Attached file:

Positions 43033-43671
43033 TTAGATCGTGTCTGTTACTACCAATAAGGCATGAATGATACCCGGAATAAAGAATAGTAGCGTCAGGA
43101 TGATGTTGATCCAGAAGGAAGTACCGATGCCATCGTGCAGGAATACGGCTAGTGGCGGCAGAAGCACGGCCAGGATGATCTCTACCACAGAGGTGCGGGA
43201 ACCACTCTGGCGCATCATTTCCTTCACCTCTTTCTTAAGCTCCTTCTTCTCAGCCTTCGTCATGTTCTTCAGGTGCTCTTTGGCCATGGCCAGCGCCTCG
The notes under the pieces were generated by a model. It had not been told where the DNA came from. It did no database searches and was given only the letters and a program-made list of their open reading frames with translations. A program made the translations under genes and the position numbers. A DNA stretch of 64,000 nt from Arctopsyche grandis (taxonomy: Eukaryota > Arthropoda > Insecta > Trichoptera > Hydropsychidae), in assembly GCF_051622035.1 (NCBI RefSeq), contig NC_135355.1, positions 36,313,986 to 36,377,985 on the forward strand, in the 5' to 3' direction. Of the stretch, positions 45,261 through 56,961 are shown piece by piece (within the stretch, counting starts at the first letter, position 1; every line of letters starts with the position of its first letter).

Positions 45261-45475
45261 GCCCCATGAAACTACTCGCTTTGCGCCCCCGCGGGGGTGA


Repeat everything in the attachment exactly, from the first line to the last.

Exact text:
Positions 43033-43671
43033 TTAGATCGTGTCTGTTACTACCAATAAGGCATGAATGATACCCGGAATAAAGAATAGTAGCGTCAGGA
43101 TGATGTTGATCCAGAAGGAAGTACCGATGCCATCGTGCAGGAATACGGCTAGTGGCGGCAGAAGCACGGCCAGGATGATCTCTACCACAGAGGTGCGGGA
43201 ACCACTCTGGCGCATCATTTCCTTCACCTCTTTCTTAAGCTCCTTCTTCTCAGCCTTCGTCATGTTCTTCAGGTGCTCTTTGGCCATGGCCAGCGCCTCG
The notes under the pieces were generated by a model. It had not been told where the DNA came from. It did no database searches and was given only the letters and a program-made list of their open reading frames with translations. A program made the translations under genes and the position numbers. A DNA stretch of 64,000 nt from Arctopsyche grandis (taxonomy: Eukaryota > Arthropoda > Insecta > Trichoptera > Hydropsychidae), in assembly GCF_051622035.1 (NCBI RefSeq), contig NC_135355.1, positions 36,313,986 to 36,377,985 on the forward strand, in the 5' to 3' direction. Of the stretch, positions 45,261 through 56,961 are shown piece by piece (within the stretch, counting starts at the first letter, position 1; every line of letters starts with the position of its first letter).

Positions 45261-45475
45261 GCCCCATGAAACTACTCGCTTTGCGCCCCCGCGGGGGTGA